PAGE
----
I’ve been there. Hiding in my room during nap-time wishing I could just take the rest of the day off from motherhood—or snapping at the kids while they wrestle and giggle (they’re just being kids). I’ve sat on the floor in my closet crying and thinking, “I can’t do this mommy thing” and then cried some more for even thinking it.


But each time I fizzle out of patience, vision, and fortitude, I’ve learned to ask myself two questions:

  1. When did I read the Word last?
  2. How is my prayer life?

100% of the time I feel burned-out, I have been disconnected in my thought life with the Lord.

This week, let’s fill our mind with truth. Let’s cast our cares on God because He cares for us. Let’s take one step closer so we are one step further away from burn out.

For me, I am putting my Bible open on my bed stand, so when I roll over in the morning—instead of grabbing my cell and checking Facebook—I am going to take a moment and put my face in the Good Book.

‘Cause when mom burns out, everyone suffers.

God bless you, mamas and have a great week!


THIS WEEK: Choose one simple, no stress way, you can get your mind in God’s Word consistently to nourish your heart—’cause you are worth it!

This week I trudged through mental woods with lying brambles and negative poison oak—as I wait for him to answer prayers for sick loved ones, hurting friends, and an unclear future for our family.

Last night I tossed and turned, seeping tears. And God’s word shinned through the dense emotional foliage to remind me how to thrive in my thought life.

I came out the other side, clear and refreshed.

May my reminder encourage you this week.





by Seana Scott


When we stand empty-handed,

There’s room

For our palms to receive

Good gifts.


Closed-handed living

Leaves a life wasted—

And wanting.


Empty hands come

Before full hands

Of Grace.


The gift of God

Ready for

Hands finished,

Arms raised,

Tears poured—



The grace gift for

For those willing

To empty our

Fist-closed striving

And simply




By grace


The Best Parenting Advice From My Mom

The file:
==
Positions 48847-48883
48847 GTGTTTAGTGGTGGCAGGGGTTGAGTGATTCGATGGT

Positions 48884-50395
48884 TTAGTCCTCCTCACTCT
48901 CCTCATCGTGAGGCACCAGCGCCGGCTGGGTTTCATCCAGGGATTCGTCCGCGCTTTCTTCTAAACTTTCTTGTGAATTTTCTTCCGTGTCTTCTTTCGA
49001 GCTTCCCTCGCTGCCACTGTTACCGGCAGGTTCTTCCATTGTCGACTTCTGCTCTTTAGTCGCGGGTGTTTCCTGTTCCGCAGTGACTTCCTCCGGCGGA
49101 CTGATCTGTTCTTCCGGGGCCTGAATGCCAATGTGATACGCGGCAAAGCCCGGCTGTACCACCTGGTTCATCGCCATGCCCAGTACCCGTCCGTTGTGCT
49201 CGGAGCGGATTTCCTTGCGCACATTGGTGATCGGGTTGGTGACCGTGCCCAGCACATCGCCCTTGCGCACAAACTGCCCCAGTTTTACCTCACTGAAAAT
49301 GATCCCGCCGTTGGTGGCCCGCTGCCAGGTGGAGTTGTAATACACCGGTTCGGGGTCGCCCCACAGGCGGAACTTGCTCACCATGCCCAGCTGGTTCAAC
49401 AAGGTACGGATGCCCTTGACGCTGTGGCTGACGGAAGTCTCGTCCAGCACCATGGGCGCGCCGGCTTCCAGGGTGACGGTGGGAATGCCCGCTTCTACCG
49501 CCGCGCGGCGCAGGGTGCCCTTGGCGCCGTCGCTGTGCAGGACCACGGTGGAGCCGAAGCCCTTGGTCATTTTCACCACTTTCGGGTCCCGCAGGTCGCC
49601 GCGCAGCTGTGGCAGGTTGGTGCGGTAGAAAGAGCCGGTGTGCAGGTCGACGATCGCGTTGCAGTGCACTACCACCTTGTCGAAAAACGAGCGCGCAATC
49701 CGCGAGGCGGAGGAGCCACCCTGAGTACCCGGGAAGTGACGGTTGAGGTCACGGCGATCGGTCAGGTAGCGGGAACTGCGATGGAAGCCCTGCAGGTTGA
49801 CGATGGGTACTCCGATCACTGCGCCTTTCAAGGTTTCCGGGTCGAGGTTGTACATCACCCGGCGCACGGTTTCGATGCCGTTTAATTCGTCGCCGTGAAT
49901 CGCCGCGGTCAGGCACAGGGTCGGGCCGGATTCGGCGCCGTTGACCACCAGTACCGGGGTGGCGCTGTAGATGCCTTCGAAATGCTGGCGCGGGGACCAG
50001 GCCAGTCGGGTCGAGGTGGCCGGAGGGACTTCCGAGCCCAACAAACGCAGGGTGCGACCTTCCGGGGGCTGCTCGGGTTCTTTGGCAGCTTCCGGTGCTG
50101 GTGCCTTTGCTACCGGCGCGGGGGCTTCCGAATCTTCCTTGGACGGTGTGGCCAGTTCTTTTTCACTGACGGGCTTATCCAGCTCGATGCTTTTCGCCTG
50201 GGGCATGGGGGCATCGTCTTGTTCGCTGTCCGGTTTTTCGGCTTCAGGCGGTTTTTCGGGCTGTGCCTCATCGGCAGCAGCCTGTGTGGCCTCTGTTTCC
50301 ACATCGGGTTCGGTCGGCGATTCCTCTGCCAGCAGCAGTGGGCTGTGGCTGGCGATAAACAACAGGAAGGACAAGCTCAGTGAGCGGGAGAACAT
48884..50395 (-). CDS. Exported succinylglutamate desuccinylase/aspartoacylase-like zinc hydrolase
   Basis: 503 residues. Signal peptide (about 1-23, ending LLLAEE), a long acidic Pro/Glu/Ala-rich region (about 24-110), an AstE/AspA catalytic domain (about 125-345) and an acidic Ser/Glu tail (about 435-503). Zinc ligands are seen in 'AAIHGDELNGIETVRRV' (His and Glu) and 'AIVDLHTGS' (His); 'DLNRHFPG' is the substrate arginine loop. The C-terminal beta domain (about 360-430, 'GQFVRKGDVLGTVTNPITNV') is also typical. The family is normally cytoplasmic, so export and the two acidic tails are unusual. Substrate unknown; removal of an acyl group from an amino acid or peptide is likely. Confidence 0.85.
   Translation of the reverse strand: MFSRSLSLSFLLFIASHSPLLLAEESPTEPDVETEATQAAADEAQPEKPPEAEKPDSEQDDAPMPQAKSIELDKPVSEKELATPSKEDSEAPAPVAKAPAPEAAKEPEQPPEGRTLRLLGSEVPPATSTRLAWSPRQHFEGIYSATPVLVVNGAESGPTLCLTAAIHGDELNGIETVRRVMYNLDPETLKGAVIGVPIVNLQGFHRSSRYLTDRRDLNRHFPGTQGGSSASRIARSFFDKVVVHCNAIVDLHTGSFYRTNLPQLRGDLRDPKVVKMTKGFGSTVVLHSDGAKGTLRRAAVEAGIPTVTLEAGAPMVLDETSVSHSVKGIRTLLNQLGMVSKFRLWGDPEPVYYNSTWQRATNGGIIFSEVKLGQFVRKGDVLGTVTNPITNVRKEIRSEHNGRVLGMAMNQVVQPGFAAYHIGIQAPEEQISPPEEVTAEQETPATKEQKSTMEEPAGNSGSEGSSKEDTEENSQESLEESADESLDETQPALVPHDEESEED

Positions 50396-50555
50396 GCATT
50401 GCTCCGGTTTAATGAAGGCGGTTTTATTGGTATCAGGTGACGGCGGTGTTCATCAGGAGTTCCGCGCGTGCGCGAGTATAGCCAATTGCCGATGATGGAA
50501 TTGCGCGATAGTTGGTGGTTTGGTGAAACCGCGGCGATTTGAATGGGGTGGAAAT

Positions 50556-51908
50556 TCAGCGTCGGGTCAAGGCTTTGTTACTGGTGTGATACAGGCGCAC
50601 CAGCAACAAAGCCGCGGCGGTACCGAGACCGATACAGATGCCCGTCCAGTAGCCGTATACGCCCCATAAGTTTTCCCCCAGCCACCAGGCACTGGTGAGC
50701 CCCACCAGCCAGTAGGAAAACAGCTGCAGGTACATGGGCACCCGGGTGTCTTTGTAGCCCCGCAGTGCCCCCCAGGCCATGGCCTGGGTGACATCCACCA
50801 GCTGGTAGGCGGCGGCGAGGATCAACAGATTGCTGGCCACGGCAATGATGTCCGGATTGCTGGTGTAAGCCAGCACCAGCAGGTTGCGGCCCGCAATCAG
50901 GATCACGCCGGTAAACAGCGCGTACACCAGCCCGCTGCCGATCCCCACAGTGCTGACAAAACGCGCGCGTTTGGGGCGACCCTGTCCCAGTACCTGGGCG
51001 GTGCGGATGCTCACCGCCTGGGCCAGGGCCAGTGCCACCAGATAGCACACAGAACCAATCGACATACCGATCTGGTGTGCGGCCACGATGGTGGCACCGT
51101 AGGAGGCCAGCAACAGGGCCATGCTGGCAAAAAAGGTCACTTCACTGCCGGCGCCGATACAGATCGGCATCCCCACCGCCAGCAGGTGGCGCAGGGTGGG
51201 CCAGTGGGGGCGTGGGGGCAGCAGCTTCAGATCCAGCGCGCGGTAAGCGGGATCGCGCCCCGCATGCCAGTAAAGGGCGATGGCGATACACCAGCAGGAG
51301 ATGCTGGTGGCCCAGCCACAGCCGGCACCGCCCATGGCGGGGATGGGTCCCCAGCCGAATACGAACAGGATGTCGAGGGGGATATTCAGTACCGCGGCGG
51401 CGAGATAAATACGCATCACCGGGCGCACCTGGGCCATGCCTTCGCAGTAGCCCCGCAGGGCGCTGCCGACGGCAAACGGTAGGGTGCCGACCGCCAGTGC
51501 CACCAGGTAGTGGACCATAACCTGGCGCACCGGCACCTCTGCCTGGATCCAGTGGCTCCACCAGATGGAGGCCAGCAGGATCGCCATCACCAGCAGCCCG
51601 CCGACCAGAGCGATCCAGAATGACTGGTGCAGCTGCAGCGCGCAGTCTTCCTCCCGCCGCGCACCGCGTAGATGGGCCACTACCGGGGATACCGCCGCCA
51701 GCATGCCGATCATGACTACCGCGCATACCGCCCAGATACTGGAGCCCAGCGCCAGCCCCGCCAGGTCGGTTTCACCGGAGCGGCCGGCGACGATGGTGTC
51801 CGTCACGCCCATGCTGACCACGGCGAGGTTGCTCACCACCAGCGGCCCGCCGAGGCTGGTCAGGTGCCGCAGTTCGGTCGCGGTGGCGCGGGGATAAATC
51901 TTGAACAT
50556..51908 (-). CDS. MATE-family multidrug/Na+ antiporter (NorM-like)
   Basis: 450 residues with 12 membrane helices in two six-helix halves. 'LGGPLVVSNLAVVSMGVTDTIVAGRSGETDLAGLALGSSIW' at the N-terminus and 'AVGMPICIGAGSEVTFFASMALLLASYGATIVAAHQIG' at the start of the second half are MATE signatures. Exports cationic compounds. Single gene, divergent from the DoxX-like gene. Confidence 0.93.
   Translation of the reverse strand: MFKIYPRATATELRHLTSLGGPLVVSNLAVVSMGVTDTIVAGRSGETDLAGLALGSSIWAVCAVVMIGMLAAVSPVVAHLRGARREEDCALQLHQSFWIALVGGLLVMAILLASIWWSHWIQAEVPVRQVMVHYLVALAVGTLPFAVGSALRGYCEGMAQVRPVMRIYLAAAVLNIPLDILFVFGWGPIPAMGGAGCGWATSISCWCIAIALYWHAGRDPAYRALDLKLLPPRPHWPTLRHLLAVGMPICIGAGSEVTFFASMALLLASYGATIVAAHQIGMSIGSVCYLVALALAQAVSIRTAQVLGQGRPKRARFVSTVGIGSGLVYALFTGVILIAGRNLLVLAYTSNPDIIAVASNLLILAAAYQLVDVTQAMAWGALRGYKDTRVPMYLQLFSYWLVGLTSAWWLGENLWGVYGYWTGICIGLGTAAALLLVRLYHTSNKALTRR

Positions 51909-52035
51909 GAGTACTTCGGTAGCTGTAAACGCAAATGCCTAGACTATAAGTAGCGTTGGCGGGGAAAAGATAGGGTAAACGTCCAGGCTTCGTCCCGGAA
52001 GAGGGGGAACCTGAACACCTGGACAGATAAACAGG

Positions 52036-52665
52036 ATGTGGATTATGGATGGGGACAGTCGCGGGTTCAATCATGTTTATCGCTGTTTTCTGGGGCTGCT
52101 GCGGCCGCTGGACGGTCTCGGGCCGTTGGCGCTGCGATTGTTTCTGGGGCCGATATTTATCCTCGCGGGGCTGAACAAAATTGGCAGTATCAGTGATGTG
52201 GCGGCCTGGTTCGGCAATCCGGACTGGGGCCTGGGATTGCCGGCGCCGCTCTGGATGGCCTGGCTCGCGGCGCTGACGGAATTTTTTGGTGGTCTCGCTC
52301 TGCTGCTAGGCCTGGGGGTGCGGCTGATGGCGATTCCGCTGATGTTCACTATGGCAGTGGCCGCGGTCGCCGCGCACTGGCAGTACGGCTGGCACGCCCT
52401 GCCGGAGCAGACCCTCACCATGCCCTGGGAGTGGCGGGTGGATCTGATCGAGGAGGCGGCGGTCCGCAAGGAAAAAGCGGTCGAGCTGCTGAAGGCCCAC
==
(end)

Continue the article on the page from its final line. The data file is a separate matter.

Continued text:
A mother's legacy

My mom died recently. I sit at her favorite kitchen chair, sipping coffee from her Thomas Kinkade mug, staring out the window to the huge oak tree that protects the yard.

My three-year-old stomps his feet from the living room, through the dinning room, and into the kitchen to tattle-tell on his brother. I hear the pounding and the melody of the well-loved wood floorboards that sing a particular tune.

I will miss these floorboards. They’re aged with vibrations of laughter, card games, and family Thanksgiving turkey dinners.

Life happens too fast. 

Wasn’t it just a second ago that mom lulled me to sleep in the living room by the window, singing rock-a-by baby? Didn’t my brother and I just build that fort from chairs and sheets in the backyard where he and the neighbor girl gave each other their first kiss? How has it been 25 years since I sold cups of Crystal Light lemonade for 25 cents on our front lawn?

Life happens too fast.

My baby girl now cries and I pick her up from the jumper and hold her as I type. I stare at her porcelain face and imagine my parents doing the same—from the same spot at the kitchen table.


I now take down pictures off the wall, where sun-spots remain, leaving their legacy of space. And I wonder, what is mom’s legacy?

(this post first appeared on LuSays.com. To read full post, click HERE.)

What is a Mother's Legacy?

photo courtesy of unsplash


This week I am reading 2 Peter and am so refreshed by the reality that Jesus is so not a fairytale. He is so unlike the Disney movies engrained in my brain this summer. Jesus is real. He is with us. And He can guide us through all our responsibilities and show us how to enjoy the summer with our youngins before they fly the nest—even when we think we might fly the nest if they don’t stop fighting over the same toy.

Here is a video less than 2 minutes to encourage you—’cause I know that is probably just short enough to watch until someone calls, “MOM!”

Have a great week!


No tale

How can we ensure we leave our kids an enduring inheritance?  What can we do right now to make deposits? This week’s encouragement comes from 1 Peter Chapter 1.

inheritance that wont fade away